Figs also contain trace amounts of iron, zinc, and magnesium.
Figs Contain Prebiotics
Prebiotics are non-digestible food ingredients that stimulate the growth of beneficial microorganisms in the gut. They do this via two mechanisms, by providing them with energy (like food) or by nourishing their host (the gut).
The microbiota (AKA microbiome – the totality of organisms living within a particular environment) that inhabits the human GI tract is a complex and dynamic system.
There are trillions of microorganisms, outnumbering human cells by 10 to 1, which means their collective genome (the sum total of genetic material in an organism) contains 100 times more genes than do humans.
These microbes have been linked with numerous important functions related to human health, including immune function and metabolism.
Their main food source is prebiotics – e.g., oligosaccharides (fiber) that resist digestion by gastric acidity and enzymatic action in the small intestine, therefore making it to the large intestine where they serve as nourishment for gut bacteria.
Not many foods have prebiotics (not to be confused with probiotics), but figs are one of them. That’s another reason they’re so good for you.
Figs Contain Antioxidants
Figs are also good sources of the antioxidant phenolic acids, ellagic acid being by far the most prevalent (>0.1 mg/g), with gallic acid, protocatechuic acid, and cinnamic acids making up most of the remainder.
The total antioxidant activity of figs is about 2-3 times higher than that of apples, pears, grapes, or strawberries.
The antioxidant activity in fresh figs (both raw and cooked) is due mainly to the presence of vitamin C and phenolic acids (e.g., ellagic acid), as well as their glycosides, which are metabolized in the gut by intestinal microflora to release active antioxidants such as ferulic acid and vanillic acid.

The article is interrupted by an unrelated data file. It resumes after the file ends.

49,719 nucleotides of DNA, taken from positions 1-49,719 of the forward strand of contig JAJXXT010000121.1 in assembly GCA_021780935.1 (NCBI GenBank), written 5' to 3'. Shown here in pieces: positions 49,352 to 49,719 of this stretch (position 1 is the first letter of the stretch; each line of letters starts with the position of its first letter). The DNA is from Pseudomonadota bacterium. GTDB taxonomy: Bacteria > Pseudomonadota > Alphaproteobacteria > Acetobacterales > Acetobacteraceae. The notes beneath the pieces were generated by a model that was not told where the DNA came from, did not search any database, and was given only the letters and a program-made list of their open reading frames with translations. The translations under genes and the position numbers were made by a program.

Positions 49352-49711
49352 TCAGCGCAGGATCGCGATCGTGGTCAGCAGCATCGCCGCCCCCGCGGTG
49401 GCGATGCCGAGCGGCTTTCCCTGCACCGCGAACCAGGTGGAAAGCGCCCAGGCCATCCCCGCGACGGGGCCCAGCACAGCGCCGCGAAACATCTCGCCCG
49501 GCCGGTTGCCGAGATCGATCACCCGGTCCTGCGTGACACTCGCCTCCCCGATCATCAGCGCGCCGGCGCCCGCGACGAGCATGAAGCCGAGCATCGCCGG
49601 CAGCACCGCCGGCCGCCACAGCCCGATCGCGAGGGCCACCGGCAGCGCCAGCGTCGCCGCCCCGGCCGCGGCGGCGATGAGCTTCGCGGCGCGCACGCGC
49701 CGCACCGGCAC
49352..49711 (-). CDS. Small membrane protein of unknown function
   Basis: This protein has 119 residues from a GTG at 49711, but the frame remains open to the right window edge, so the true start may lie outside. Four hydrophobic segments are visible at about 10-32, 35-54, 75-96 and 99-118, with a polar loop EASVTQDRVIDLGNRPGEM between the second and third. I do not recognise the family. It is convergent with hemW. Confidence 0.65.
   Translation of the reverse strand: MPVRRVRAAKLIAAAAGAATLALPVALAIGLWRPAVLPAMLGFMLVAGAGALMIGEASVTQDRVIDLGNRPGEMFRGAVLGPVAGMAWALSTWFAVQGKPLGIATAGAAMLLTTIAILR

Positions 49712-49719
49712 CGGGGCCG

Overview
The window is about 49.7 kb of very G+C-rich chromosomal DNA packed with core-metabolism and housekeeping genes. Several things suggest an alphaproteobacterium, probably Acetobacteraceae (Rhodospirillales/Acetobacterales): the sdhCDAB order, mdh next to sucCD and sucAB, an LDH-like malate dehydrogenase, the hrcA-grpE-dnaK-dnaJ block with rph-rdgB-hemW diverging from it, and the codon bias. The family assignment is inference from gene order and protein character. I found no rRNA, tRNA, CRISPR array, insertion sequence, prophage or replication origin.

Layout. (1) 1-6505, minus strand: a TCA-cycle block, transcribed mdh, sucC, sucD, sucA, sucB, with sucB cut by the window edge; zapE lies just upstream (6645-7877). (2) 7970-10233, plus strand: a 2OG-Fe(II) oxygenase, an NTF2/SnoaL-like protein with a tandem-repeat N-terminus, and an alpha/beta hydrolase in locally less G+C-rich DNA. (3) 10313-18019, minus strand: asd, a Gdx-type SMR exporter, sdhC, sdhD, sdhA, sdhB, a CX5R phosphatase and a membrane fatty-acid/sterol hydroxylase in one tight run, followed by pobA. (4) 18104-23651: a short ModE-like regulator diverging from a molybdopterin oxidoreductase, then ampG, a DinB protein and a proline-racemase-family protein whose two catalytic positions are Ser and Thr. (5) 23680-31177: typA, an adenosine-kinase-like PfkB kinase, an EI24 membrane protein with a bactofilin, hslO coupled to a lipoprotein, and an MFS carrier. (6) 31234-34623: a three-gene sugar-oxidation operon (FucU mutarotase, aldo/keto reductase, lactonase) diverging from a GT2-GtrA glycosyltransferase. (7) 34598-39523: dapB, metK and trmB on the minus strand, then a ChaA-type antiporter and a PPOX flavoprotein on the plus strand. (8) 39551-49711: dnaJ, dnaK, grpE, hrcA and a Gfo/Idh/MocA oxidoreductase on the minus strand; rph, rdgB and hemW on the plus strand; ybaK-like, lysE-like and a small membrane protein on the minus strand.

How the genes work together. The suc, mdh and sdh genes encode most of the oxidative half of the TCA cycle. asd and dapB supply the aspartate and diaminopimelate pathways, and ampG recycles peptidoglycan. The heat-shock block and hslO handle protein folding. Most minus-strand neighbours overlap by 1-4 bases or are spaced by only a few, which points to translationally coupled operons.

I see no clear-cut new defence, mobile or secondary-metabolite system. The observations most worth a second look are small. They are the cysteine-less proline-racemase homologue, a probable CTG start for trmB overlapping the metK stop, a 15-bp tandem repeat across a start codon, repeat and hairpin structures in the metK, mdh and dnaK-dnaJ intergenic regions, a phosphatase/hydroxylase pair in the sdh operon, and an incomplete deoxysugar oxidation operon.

Ellagic Acid has been studied extensively for its anti-cancer properties. It seems to suppress cancer in several ways; it has an anti-inflammatory activity that inhibits tumor growth, acts as an antioxidant with positive effects on cellular response to oxidative stress (a cause of DNA damage like mutations), and also functions as an antimutagenic (prevents or slows down mutation).
Figs Contain Soluble Fiber
Soluble fiber can help support cardiovascular health by regulating cholesterol. Soluble fiber also has the power to tackle digestive disorders, improve your mood or alleviate hemorrhoids.
Figs are high in soluble fiber (one cup has about 14% of your recommended daily value). Soluble means it turns to gel during digestion and takes a long time to leave the stomach.
This gel can bind with substances like toxins or fat and carry them out of your body, leaving it cleaner and healthier (like a detoxifying lollipop).
Figs also contain insoluble fiber, which is great for digestion and regularity. It adds bulk to your stool, easing its passage through the colon.
Figs Are Loaded With Potassium
Figs are also packed with potassium, about 7% of your recommended daily value in one cup. Potassium is essential for the proper functioning of every cell, organ, and system in the human body.
It’s particularly important in maintaining fluid and electrolyte balance, which is crucial for nerve transmission, muscle contraction, heart function, and bone health.
Figs Are An Excellent Source Of Vitamin K
Figs are also a very good source of vitamin K by weight (11% DV), which is one of the most critical nutrients for the maintenance of good cardiovascular health.
Vitamin K has been shown to prevent hardening and narrowing of the arteries, to help control hypertension, and offer effective protection against osteoporosis.
Figs Are Low In Calories
One cup of figs contains only 141 calories, making it a sweet, delicious way to promote weight loss or maintain your current healthy weight. As you’ll see below, the fiber content helps to keep you feeling full longer.
Also, because there are so many good nutrients in a serving of figs, you don’t have to eat nearly as much for it to count towards your daily value.